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ASU Law welcomes its most highly credentialed class

A group of students smiles in an auditorium.

This fall, for the sixth year in a row, the Sandra Day O’Connor College of Law welcomed its most highly credentialed class of incoming students. Photo by Tabbs Mosier/Arizona State University

August 21, 2023

Jordan Pittman moved to Phoenix several years ago from Missouri to work at the Maricopa County Superior Court. He wanted to be part of making laws, but never thought law school would be the path forward for him.

“I didn’t think law school was for people like me, but I eventually ended up here after I realized it helps to know the law to make the law,” Pittman said.  

Pittman is just one of nearly 210 Juris Doctor students joining Arizona State University's Sandra Day O'Connor College of Law this fall. 

For the sixth year in a row, the entering class of students taking first-year JD courses is ASU Law's most highly credentialed ever, with a median LSAT of 167 and a median undergraduate GPA of 3.90. In addition, five students are part of the JD with Advanced Standing, or JDAS, program, which allows students with a degree from a law school outside the U.S. to complete their JD at ASU Law within two years.

Interest in graduate degrees continues to rise, with students from multiple disciplines hoping to enhance their current careers or pivot to a new one. 

Master’s degree programs at ASU Law are for individuals seeking career advancement by deepening their legal knowledge but are not planning to take the bar exam and become a lawyer. More than 335 students are joining the Master of Legal Studies, Master of Human Resources and Employment Law, Master of Laws and the Master of Sports Law and Business programs this fall. 

One such student is Michaela Courtemanche, assistant director of football operations for Sun Devil Athletics. She’s beginning her Master of Legal Studies degree with an emphasis in sports law and business in order to apply the law in the sports world. 

“I want to understand the contracts, policies and regulations that are always prominent in a sports organization,” Courtemanche said. “I am most excited about the sports-related classes and to improve my knowledge for my current role. I want to be able to take this information with me and grow my expertise in football operations as well as the business side of football.”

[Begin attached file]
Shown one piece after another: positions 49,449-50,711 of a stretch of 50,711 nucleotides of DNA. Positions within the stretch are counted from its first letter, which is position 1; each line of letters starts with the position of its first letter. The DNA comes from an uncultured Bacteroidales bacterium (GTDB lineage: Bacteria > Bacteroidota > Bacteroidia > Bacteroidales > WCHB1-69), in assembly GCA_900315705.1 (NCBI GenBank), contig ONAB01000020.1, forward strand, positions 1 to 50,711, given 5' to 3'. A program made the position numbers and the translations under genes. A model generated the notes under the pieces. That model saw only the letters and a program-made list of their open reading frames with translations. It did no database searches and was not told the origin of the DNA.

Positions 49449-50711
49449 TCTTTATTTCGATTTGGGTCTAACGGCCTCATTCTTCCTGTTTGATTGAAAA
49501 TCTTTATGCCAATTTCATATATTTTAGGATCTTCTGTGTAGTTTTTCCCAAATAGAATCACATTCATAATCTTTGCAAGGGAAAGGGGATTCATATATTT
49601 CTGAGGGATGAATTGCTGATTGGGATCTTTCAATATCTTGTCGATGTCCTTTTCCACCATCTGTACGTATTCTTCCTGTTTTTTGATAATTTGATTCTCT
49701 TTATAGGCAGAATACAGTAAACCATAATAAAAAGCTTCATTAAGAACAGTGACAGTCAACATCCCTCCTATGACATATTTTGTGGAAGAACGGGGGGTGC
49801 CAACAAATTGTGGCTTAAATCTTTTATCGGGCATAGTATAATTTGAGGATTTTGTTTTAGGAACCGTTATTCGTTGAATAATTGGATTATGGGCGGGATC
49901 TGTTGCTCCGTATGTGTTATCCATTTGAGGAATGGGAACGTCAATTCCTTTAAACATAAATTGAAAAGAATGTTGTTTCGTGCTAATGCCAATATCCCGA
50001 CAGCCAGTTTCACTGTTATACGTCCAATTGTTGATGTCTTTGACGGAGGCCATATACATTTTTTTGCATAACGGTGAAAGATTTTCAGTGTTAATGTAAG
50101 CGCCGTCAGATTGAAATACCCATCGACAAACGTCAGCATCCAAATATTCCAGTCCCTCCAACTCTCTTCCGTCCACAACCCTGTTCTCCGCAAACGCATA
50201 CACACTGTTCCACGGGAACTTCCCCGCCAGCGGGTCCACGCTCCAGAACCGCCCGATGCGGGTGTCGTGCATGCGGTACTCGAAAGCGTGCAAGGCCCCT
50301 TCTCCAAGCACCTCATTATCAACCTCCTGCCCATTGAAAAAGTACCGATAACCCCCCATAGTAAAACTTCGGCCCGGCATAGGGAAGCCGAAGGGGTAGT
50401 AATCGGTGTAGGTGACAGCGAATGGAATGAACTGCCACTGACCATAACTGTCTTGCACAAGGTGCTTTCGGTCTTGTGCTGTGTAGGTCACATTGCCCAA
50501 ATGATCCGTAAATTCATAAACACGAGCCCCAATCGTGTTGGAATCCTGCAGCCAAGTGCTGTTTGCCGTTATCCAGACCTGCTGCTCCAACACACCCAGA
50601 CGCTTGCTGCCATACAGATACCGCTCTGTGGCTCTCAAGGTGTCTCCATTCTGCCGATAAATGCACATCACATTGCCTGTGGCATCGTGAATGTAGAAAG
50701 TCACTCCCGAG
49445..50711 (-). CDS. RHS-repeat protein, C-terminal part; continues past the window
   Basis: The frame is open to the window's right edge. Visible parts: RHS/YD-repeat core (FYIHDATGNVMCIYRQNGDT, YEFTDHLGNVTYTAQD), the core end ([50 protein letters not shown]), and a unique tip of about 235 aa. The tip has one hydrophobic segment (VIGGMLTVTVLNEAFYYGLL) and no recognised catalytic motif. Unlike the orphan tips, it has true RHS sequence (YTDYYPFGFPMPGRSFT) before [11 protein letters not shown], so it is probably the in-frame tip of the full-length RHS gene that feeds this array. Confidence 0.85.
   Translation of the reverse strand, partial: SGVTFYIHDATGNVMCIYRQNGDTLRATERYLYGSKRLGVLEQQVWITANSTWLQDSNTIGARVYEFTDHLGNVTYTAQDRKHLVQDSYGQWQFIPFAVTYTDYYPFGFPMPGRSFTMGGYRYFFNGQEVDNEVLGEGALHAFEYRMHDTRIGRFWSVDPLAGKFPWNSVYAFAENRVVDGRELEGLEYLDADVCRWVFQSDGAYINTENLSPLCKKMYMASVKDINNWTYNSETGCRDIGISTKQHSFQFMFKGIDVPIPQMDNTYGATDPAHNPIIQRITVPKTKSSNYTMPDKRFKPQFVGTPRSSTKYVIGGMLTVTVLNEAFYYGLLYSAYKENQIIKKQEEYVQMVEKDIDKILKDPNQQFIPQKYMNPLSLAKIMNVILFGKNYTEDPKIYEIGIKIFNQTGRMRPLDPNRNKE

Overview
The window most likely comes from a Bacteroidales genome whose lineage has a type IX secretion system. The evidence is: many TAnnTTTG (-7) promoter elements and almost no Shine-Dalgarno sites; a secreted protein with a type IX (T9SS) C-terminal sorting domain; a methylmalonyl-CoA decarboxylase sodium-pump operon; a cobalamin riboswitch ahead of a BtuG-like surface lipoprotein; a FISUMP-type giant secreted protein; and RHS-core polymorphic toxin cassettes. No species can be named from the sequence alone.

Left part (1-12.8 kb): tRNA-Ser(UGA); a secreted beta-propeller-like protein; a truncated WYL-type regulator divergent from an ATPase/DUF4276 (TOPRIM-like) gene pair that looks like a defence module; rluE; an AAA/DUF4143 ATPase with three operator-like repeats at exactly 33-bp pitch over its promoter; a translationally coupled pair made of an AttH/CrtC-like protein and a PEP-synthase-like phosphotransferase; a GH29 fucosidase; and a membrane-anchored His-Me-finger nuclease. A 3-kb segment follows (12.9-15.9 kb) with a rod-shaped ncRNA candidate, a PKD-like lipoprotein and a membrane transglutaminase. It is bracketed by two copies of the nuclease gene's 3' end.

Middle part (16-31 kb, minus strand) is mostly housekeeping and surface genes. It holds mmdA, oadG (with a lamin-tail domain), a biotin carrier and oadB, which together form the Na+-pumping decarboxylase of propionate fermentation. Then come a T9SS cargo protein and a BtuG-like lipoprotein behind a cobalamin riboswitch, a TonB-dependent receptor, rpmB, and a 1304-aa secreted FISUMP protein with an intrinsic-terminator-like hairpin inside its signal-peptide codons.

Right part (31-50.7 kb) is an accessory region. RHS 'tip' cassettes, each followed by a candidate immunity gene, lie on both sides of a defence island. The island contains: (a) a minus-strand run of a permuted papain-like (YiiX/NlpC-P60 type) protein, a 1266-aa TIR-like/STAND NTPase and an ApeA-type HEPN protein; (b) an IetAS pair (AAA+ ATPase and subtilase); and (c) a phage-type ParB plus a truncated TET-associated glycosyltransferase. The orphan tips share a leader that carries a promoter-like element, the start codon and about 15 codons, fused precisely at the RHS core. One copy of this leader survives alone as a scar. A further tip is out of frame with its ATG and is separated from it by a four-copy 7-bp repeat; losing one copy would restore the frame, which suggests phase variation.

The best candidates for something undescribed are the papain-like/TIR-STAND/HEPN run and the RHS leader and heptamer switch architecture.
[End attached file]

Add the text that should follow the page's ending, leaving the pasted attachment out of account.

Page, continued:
This new incoming class comes to ASU Law from eight countries, multiple Indigenous nations, 34 states and four military branches. They join a female-majority student body of more than 1,760 students enrolled in six degree programs and 21 emphasis areas. 

In line with ASU Law’s commitment to inclusive excellence and access to higher education, 15% of the incoming students are first-generation college graduates.

“I am thrilled to welcome this inspiring and accomplished group of students to ASU Law,” said Willard H. Pedrick Dean and Regents Professor of Law Stacy Leeds. “In addition to welcoming the first-generation college students, it’s extraordinary to see more than 73% of our incoming students are the first in their family to attend law school and pursue graduate degrees. We are honored to provide them with a legal education that empowers them to become skilled and compassionate advocates and difference makers in the communities they serve.” 

Orientation convened at the Beus Center for Law and Society on ASU’s Downtown Phoenix campus on Aug. 11 and 14, ahead of the first day of classes, so students could meet each other, tour the ASU Law building and hear from faculty and staff members. 

Jessica Sanchez, the immediate past president of the State Bar of Arizona and 2006 alumna of ASU Law, welcomed the incoming students with some encouraging remarks to help them navigate their legal education journey. 

“Take advantage of student organizations,” Sanchez said. “You get to learn so much about the community around you; it is an enriching experience. Take advantage of the time here. Look at opportunities you might not have thought of before, and you might find your passion.”

Sanchez, who initially came to law school to be a public defender, eventually found her way to education law, which she now practices full time in the Valley. 

Buu Nygren, president of the Navajo Nation, also addressed the incoming class to share his excitement and encouragement.

“Continue to believe in yourselves and remember why you came to law school,” Nygren said. “Remember the skills that got you here.”

Nygren’s spouse, First Lady Jasmine Blackwater-Nygren, who earned her JD and certificate from the Indian Legal Program at ASU Law in 2020, was also on hand. ASU Law is committed to expanding its partnership with the Navajo Nation. 

Incoming first-year law student Crispin South said he was drawn to ASU Law because of the  Indian Legal Program. South, a member of the Choctaw Nation, has worked in government relations for his tribe.

“I’ve been able to see firsthand the legal challenges tribes face and I want to help find solutions,” South said of why he decided to pursue law school. 

South isn’t the only new student who hopes to make a difference in their community after earning their JD. Hannah Clark, another incoming first-year student, has community service at the top of her mind as she starts this new chapter of her life. 

“As an Arizona native, it was always my dream to come back to Arizona, study law and give back to the community that raised me,” she said. 

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